Ok, so I didn’t drop off the face of the planet before now. Those of you who follow my personal blog as well will know that I broke my shoulder in Chicago at the end of January. I had a nasty surgery with another fracture during surgery when my bone fragmented when the pins went in, so there was that saga. It’s still ongoing, as I might need a second surgery. But I’m hopeful that I won’t.
During all that time, we moved to Spain. Well, hubby did in March. And I did in June after seeing another shoulder specialist who wanted to put off my second surgery and see how I did over the summer. So the house got packed up, a renter got moved in, and babygirl and I high tailed our way to Andalusia via a few weeks with family in Pennsylvania.
I’ve been spending the summer swimming in the pool, getting hella tan, exercising my shoulder, reading, taking care of Hannah, and trying to figure out what I want to do when I grow up. Writing about the things I’m interested in plays a big role in what makes me happy, and so I’m back here, and will stick to a regular blogging schedule.
So, because it’s what I have to write about today, Thursday is going to be Book Review Day.
This past week I finished Driving Over Lemons: an Optimist in Andalusia, by Chris Stewart. This book had been recommended to me by a friend who knew we were moving here. This guy, Chris, buys a farm in rural Andalusia and moves his wife from England to be self sufficient. He encounters funny local customs, and tries to figure out what he was getting himself into, and how to manage in this strange foreign land.
Overall, I enjoyed the book, though I thought it was a bit long and drawn out in some places. But what I found really interesting was this portrait of life pre-internet, pre-easyjet-cheap-flights, pre-cell-phones. The life that this family (a daughter was born shortly after their move as well) navigated in the mountains of Andalusia was similar to what I’d imagine someone on the Oregon Trail could have written about. He was on the wrong side of a dangerous river, and people actually had died on his farm before he bought it when there were medical emergencies and they couldn’t get across the river in time. He had to build a bridge. He had no running water. He had to figure out herbal remedies for sheep. All without the internet. He had to navigate his way through a maze of customs and figuring out where local sheep dealers were, and who he could trust to help him get beams for his new roof, etc., all without the internet. They were seriously Out There, relying on neighborly help, and their own resourcefulness. In that, it was a lesson. It read like some kind of adventure from pre-industrial age.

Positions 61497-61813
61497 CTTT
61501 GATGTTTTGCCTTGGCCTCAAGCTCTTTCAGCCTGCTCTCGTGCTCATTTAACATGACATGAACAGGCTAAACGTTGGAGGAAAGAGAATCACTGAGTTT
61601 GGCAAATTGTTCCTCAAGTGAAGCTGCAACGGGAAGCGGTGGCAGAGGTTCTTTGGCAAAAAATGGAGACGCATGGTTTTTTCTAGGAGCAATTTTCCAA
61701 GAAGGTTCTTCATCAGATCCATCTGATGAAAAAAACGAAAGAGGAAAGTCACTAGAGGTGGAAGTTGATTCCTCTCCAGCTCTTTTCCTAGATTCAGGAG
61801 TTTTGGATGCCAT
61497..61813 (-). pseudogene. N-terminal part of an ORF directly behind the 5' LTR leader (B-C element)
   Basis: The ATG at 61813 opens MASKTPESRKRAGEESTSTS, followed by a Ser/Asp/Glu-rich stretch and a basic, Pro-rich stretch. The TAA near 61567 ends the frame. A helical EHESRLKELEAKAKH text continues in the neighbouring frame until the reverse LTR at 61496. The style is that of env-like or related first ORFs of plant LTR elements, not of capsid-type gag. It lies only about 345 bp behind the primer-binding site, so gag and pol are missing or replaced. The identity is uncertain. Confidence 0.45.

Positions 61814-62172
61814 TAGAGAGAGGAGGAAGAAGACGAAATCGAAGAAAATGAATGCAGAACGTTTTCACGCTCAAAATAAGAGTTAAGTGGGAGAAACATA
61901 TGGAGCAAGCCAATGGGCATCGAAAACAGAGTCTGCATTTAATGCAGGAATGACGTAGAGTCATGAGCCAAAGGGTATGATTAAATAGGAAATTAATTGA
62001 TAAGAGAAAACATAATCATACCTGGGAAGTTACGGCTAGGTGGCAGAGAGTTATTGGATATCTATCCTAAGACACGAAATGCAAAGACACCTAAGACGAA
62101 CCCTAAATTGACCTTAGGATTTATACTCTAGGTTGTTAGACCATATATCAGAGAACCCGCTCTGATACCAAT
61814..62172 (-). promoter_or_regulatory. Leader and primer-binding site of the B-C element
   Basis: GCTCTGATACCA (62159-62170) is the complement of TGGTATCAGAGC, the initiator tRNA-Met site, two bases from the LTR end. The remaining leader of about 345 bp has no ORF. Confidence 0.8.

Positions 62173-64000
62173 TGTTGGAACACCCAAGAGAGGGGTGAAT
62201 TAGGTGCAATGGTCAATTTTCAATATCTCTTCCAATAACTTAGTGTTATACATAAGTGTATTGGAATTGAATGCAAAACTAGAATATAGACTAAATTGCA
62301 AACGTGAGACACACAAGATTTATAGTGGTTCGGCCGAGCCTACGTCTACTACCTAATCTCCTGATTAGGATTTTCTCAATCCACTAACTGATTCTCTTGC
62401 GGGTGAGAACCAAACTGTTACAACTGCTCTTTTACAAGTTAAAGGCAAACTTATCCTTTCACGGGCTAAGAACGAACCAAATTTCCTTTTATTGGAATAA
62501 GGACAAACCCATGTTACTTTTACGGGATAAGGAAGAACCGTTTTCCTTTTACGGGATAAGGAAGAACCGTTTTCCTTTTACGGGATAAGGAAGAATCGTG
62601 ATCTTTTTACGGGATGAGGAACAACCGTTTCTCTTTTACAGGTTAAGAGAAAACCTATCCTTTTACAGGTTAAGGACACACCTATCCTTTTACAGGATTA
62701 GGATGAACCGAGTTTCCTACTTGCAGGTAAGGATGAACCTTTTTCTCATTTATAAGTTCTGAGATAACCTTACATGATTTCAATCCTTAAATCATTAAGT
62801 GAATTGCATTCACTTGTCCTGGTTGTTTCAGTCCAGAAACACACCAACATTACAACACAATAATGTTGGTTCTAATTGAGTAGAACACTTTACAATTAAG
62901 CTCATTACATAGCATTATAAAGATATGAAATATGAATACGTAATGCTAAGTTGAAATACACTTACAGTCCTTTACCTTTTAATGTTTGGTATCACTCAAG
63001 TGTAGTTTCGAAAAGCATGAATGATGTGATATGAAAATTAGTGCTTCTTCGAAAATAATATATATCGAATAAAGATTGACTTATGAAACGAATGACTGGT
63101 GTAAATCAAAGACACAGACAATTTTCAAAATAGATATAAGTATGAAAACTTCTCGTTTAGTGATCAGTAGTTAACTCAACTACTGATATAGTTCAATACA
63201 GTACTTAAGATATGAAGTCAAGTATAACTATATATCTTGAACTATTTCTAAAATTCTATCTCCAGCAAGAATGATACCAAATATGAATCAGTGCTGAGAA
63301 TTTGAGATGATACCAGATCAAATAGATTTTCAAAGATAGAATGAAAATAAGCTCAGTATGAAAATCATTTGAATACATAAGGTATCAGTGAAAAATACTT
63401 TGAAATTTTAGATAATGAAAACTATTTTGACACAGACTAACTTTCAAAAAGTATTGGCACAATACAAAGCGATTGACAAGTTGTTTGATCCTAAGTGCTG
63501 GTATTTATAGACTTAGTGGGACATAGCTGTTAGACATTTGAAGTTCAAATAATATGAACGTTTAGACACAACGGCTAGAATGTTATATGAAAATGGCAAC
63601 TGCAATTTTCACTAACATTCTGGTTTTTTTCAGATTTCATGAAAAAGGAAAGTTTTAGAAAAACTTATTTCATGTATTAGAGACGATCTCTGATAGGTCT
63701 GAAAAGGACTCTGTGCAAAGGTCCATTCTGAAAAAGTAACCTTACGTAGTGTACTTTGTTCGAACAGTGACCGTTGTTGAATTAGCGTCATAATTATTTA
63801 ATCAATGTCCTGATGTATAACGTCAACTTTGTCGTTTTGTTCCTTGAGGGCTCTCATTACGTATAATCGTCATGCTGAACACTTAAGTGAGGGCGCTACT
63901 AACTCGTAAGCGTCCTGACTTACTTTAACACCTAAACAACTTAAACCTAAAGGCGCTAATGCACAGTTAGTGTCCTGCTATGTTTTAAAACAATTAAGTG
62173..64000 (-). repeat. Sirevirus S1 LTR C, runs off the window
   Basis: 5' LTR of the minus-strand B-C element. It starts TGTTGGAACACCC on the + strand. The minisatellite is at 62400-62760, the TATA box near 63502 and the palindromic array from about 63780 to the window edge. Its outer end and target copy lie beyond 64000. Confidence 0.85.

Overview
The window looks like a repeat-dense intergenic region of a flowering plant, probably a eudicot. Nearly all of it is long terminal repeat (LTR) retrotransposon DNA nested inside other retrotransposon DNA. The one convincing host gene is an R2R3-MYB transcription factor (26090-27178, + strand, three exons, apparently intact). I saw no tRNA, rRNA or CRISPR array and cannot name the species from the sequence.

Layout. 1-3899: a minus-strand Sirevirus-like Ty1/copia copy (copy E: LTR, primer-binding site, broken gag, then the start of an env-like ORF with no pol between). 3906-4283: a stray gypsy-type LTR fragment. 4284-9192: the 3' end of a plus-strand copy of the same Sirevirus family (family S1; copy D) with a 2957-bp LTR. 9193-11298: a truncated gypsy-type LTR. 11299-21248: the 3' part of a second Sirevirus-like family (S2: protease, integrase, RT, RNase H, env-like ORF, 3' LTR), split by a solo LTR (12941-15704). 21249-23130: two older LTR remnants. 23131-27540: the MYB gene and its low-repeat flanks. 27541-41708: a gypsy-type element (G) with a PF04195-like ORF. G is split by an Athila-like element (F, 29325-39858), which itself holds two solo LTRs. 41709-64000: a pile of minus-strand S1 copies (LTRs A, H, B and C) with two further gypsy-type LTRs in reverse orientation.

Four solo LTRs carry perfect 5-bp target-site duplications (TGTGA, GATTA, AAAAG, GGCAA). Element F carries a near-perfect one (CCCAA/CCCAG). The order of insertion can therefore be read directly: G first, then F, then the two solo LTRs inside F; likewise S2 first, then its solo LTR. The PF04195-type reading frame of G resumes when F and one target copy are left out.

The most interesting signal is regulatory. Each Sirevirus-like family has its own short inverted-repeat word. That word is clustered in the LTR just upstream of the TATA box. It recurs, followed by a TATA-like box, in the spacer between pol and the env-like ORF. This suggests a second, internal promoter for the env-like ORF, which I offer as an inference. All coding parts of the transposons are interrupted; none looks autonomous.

And it was, I suppose. I live in a larger town in Andalusia, but it still seems like something out of the 50’s. They siesta like a religion here. In the little villages that dot the hillsides on the drive to Malaga or Gibraltar, life seems like it has stood still since around 1900. The Industrial Revolution didn’t happen. But the Internet is the great leveler. I imagine how different Chris Stewart’s adventure would have been if he could have, for example, checked youtube videos of how to build a bridge, and not just relied on his neighbors to tell him. In some ways it may have been less human. Less neighborly. Less of an adventure, perhaps? I can’t see writing a book where chapter after chapter is made up of sentences like, “and then I had to check youtube again, and post a comment to find out what kind of wood I should use for the roofing beams.”
It was hard to believe this book was written just over a decade and a half ago. That’s the one main takeaway I got. The other was from a reviewer on Goodreads who said that when she met the author a year ago, she asked him how he was so lucky to have such a fantastical life, and he said, “if you want to be as lucky as me, say yes to everything, and you will create your own.” And I firmly agree with that. That’s what we’re doing here. Somebody asked us if we wanted to uproot ourselves and live in Spain and we said yes, even though it was a crazy idea. Recently a friend told me that I sure do have a lot of experiences in life. That’s because I say yes to a lot of crazy stuff.
Chris Stewart lives a fantastical life, and it was good fun reading about it in his book.